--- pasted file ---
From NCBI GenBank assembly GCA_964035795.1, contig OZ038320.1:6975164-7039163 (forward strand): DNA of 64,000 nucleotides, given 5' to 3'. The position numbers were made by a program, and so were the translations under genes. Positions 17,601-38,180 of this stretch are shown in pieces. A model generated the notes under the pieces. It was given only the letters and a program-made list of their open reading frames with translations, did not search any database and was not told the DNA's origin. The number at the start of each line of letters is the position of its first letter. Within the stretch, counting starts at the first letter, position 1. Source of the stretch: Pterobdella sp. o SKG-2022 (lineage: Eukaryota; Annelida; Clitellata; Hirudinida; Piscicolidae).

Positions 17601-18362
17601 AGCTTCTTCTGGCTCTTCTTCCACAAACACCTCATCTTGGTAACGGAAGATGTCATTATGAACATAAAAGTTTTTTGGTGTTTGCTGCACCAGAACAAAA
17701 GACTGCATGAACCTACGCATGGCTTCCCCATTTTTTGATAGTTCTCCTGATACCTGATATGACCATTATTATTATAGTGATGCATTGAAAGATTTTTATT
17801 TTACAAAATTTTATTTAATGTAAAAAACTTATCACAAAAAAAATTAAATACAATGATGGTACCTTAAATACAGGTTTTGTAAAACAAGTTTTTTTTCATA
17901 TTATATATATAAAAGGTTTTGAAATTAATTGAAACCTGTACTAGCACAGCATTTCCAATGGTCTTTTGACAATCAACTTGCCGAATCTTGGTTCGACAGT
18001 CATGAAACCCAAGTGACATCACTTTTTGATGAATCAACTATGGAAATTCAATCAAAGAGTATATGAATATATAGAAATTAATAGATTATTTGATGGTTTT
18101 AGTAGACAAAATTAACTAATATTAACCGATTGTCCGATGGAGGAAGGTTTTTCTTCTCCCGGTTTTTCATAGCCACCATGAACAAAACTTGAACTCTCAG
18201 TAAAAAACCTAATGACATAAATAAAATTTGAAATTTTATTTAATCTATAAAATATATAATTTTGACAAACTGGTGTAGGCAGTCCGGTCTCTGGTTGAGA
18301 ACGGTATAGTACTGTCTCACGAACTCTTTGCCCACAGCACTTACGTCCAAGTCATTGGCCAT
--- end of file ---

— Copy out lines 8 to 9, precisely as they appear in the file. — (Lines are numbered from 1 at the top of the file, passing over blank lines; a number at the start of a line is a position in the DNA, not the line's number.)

18101 AGTAGACAAAATTAACTAATATTAACCGATTGTCCGATGGAGGAAGGTTTTTCTTCTCCCGGTTTTTCATAGCCACCATGAACAAAACTTGAACTCTCAG
18201 TAAAAAACCTAATGACATAAATAAAATTTGAAATTTTATTTAATCTATAAAATATATAATTTTGACAAACTGGTGTAGGCAGTCCGGTCTCTGGTTGAGA